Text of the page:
The biggest hurdle for PSA students is navigating the people element of business and entrepreneurism. A lot of businesses that were “heavy on in-person interaction had to alter those interactions to be able to operate virtually or digitally.” As organizations become more focused on e-commerce, the student-run businesses need to understand how to keep their staff engaged and ensure positions are appropriately filled. 

PSA’s focus for the 2022-23 academic year and beyond is setting up that continuity between leadership, turnover, and new students joining the organization. Warren looks to recreate the consistency that allowed PSA to thrive and replicate a consistent experience on a yearly basis, allowing Penn students to build off what individuals accomplished before them.  

Michael and Christ sitting down and speaking to each other
Chris Raboy (left) and Michael Warren (right) discuss PSA strategy at Houston Hall.

From our first meeting, I was awed by what I was seeing: structure and efficiency. I realized that I had to change the ways I was organizing materials, communicating, and the importance of the first impressions.

Building A Bridge With Alumni

Warren has noticed a renewed interest in PSA alumni. He said that there is an extensive number of Penn graduates from multiple generations that want PSA to succeed and bounce back from the pandemic. One of Warren’s biggest pushes is to establish an alumni network. There is an “untapped potential” of interested and influential grads that can serve as a significant resource for PSA students. 

Because PSA is not tied to any undergraduate or graduate school, one of the advantages that it offers is a wide array of perspectives. Warren said that its leadership and general body consists of a substantial cross-section of different academic disciplines.  

“It’s a great opportunity for students to showcase their mindset and how they approach thinking. A nursing student isn’t going to approach the problem the same way a Wharton or an engineering student would. Putting them together on the same team and having them brainstorm and navigate the ambiguity that is the startup environment allows them to come up with these creative and interesting solutions to problems.” 

A large part of learning for the students in PSA is supported through the introduction of frameworks that help distill large complex problems into more manageable concepts. 

“For many students this is the first time they are taking on considerable responsibility and decision making. Understanding the impact of those decisions can be difficult with limited experience – which brings us to a framework I use with the students – FORTS.  

“FORTS stands for financial impact, operational impact, reputational impact, team impact, and strategic impact. This framework helps student leaders understand what the implications of their decisions may or will have on various aspects of their business and help create a figurative mental fort around their decision making.” 

Heading into its 90th anniversary, PSA has always been financially self-sufficient, the money that they make goes back into the programs and students. First known as Self-Supporting Students, PSA began in 1933 as part of the New Deal’s National Youth Administration, an early model of what is now the Federal Work-Study Program. It started as three student-run businesses: Dorm Laundry Agency, Parking Squad, and Trunk Moving Squad. Under the name of Associated Student Agencies, it grew to more than 10 businesses in the 1950s, including Coat Checking at the Palestra, Railway Express, and a birthday cake shop. PSA students worked at Pennsylvania’s central control point to call in vote tallies during the 1964 presidential election. Adopting its current name in 1975, the organization has since adopted several ventures to its portfolio including apparel manufacturing, tourism guide publications, newspapers, and a bartending school.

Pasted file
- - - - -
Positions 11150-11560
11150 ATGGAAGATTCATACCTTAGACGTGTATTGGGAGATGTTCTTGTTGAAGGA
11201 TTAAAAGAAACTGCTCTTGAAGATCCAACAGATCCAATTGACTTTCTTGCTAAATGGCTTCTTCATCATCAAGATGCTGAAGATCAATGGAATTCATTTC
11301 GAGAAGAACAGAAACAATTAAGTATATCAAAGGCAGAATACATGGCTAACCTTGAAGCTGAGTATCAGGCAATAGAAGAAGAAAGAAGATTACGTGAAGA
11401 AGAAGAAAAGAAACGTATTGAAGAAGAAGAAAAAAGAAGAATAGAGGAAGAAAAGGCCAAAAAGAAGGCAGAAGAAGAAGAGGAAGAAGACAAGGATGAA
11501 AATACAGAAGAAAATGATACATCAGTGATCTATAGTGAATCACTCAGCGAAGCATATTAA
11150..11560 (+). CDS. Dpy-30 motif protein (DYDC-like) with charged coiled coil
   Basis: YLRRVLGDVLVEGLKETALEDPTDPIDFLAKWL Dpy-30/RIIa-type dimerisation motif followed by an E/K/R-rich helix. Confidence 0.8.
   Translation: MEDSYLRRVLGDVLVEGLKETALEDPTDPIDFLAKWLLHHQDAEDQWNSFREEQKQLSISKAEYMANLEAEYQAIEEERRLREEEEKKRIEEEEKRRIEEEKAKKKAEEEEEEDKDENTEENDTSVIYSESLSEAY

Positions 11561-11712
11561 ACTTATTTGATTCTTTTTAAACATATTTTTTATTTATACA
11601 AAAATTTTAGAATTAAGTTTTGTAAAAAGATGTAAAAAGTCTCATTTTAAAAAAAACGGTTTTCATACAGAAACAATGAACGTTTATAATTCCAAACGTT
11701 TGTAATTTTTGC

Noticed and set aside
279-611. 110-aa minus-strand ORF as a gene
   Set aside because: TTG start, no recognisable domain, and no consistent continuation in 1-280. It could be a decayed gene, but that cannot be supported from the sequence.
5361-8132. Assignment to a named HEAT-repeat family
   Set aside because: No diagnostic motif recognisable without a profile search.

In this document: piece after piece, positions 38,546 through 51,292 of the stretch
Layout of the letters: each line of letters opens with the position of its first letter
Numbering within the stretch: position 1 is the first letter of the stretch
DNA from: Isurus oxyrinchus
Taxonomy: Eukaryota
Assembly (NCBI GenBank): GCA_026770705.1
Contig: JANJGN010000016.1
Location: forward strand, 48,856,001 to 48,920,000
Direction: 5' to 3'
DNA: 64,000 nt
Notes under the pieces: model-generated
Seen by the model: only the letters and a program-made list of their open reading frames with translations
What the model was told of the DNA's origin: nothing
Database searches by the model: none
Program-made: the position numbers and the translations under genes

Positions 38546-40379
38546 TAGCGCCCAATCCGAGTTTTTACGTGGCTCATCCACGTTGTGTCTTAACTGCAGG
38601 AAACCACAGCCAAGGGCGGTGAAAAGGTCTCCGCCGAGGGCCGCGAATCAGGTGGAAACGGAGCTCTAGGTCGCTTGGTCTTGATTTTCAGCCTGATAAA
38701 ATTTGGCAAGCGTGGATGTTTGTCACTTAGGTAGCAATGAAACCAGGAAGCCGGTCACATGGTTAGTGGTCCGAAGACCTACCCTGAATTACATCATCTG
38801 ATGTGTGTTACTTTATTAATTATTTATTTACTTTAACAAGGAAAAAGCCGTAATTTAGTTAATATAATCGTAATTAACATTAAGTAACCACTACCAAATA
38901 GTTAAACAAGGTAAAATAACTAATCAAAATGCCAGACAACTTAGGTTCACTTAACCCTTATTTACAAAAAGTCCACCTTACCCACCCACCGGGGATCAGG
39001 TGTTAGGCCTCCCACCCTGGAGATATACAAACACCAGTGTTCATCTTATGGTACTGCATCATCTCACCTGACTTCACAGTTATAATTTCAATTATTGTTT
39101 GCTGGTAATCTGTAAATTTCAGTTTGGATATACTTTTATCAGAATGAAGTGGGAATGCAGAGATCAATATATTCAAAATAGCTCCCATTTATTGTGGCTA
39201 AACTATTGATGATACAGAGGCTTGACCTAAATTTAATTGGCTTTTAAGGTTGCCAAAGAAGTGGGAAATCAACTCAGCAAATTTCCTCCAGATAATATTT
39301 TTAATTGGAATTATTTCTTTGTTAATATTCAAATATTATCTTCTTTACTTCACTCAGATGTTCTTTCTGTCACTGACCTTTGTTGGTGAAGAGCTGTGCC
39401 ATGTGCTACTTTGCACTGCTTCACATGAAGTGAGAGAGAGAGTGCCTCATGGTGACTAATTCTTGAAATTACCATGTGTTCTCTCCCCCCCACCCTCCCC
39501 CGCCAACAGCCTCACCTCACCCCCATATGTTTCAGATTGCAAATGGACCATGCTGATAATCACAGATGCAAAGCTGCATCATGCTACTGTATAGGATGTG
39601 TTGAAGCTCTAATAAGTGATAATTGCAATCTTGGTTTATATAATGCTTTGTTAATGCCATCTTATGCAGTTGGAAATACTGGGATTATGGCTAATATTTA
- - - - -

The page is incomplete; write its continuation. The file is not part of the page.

There have been a few success stories, such as Penn Closet, that have prevailed with continued interest in the student body after the organization’s founders graduated. Some alumni have gone out and become entrepreneurs on their own by starting competing businesses. It has created unique experiences for students to compete with one of their former colleagues.  

Its alumni have each gone off to their own different paths, whether it is med school, law school, or serial entrepreneurism. Warren said, “the nice thing about PSA is that you have students who join for different reasons and get different values from it.” 

As a professional and an alumnus, Warren views his role as a coach and a mentor. Sticking to the organization’s for-students mantra, he offers students the freedom to conduct day-to-day operations, think through business decisions, and determine whether they made the correct choices. 

“PSA fosters that environment where you have the support, you have the resources, and it’s up to the students to decide how they use them. Providing them direction, giving them experience, allowing them to manage teams before even going out in the corporate world gives them a lot of different exposure and experience that they wouldn’t have had if they were simply taking a class.” 

Historically each graduating class in PSA is between 30-50 students each year. Currently, PSA retains a database of 600-plus alumni ranging from the class of 2022 all the way back to some as early as 1955. PSA is looking to grow this network!